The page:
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G.M. McKelvey Co. v. General Casualty Co

Citation. 166 Ohio St. 401, 142 N.E.2d 854, 1957 2 Ohio Op. 2d 345
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Brief Fact Summary.

A company sought to collect on a policy insuring it against theft, among other things, when a number of employees were found to have been misappropriating funds.

Synopsis of Rule of Law.

A statement against interest by a person not a party to the proceedings is admissible if the (1) the witness is unavailable to testify, (2) the person had a special way of knowing about the matters involved in the statement, (3) the witness had no motive to falsify the statement, and (4) the statement was against the person’s interest.


A number of employees were found to have embezzled funds from the plaintiff store, GM. McKelvey Co. (the “plaintiff”). The plaintiff then sought to collect on its insurance policy protecting against such theft. The employees had signed affidavits admitting to the theft, but thereafter fled from the jurisdiction.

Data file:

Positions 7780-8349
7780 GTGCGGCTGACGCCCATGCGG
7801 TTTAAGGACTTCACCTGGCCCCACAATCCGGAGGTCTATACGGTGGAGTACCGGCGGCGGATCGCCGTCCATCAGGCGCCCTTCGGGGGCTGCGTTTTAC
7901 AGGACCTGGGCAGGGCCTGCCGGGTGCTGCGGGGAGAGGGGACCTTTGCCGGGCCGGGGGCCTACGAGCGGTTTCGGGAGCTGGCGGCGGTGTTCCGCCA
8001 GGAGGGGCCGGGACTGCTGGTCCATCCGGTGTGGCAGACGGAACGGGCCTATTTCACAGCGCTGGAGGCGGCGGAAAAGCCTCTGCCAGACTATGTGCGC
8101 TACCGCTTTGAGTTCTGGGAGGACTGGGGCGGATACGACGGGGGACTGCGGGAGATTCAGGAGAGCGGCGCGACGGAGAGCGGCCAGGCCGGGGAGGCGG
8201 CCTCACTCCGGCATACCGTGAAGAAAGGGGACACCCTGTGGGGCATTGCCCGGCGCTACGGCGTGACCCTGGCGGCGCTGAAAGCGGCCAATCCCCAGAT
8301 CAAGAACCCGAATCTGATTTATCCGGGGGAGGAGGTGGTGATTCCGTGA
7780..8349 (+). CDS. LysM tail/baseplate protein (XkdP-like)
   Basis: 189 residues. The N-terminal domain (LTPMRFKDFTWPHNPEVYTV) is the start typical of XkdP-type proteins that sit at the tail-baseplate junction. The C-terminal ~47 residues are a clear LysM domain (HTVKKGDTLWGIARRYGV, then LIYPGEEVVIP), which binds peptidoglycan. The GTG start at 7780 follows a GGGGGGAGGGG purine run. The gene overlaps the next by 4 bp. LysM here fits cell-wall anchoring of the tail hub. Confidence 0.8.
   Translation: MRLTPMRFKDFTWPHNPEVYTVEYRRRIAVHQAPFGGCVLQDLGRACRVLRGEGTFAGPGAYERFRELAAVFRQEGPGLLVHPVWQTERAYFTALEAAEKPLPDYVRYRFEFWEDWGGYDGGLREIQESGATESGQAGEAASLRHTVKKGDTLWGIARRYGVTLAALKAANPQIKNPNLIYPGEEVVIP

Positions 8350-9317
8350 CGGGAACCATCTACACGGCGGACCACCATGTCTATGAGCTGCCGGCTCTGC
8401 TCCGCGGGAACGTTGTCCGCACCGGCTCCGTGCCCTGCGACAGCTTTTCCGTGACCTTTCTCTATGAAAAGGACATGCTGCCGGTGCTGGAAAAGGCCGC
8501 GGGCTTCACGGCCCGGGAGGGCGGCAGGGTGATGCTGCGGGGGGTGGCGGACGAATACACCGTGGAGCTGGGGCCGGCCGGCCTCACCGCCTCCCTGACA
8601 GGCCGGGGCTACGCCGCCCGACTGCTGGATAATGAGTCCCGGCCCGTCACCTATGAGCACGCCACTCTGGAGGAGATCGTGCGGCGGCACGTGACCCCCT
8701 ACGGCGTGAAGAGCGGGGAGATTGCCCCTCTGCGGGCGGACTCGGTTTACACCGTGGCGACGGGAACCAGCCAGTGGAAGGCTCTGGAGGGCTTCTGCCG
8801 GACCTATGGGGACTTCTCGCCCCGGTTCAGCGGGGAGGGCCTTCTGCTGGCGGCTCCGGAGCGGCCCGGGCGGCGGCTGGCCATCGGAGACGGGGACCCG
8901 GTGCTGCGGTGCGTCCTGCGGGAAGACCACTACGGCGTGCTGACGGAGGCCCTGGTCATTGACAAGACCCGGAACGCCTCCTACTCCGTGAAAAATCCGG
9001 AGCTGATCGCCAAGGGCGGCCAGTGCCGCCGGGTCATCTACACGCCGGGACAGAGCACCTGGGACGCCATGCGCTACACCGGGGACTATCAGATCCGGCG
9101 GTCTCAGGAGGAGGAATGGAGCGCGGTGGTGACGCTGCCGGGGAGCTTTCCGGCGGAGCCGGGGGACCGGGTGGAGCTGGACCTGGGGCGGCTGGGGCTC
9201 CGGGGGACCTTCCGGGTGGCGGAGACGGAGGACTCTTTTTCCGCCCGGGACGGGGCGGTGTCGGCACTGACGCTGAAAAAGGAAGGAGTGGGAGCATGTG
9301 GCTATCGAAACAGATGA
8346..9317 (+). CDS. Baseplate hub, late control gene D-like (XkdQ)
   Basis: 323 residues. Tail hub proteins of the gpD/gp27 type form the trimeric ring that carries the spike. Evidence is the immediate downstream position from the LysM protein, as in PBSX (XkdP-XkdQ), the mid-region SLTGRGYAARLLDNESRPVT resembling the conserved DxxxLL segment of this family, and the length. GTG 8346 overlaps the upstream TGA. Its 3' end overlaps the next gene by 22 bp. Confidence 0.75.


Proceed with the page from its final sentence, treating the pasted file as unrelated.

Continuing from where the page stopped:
Whether signed confessions by a company’s employees regarding misappropriation of funds are admissible in an action to prove the amount of the loss for insurance purposes.


Yes. The employees were unavailable, having fled the jurisdiction, and had made statements against interest, satisfying the other prongs of the rule’s test.


In order to remain true to the dictates of the hearsay rule, exceptions must contain within them the requisite guarantees of trustworthiness necessary to overcome the problems inherent in hearsay. A statement against interest does so by relying on the logical assumption that someone does not say something against oneself unless it is true.

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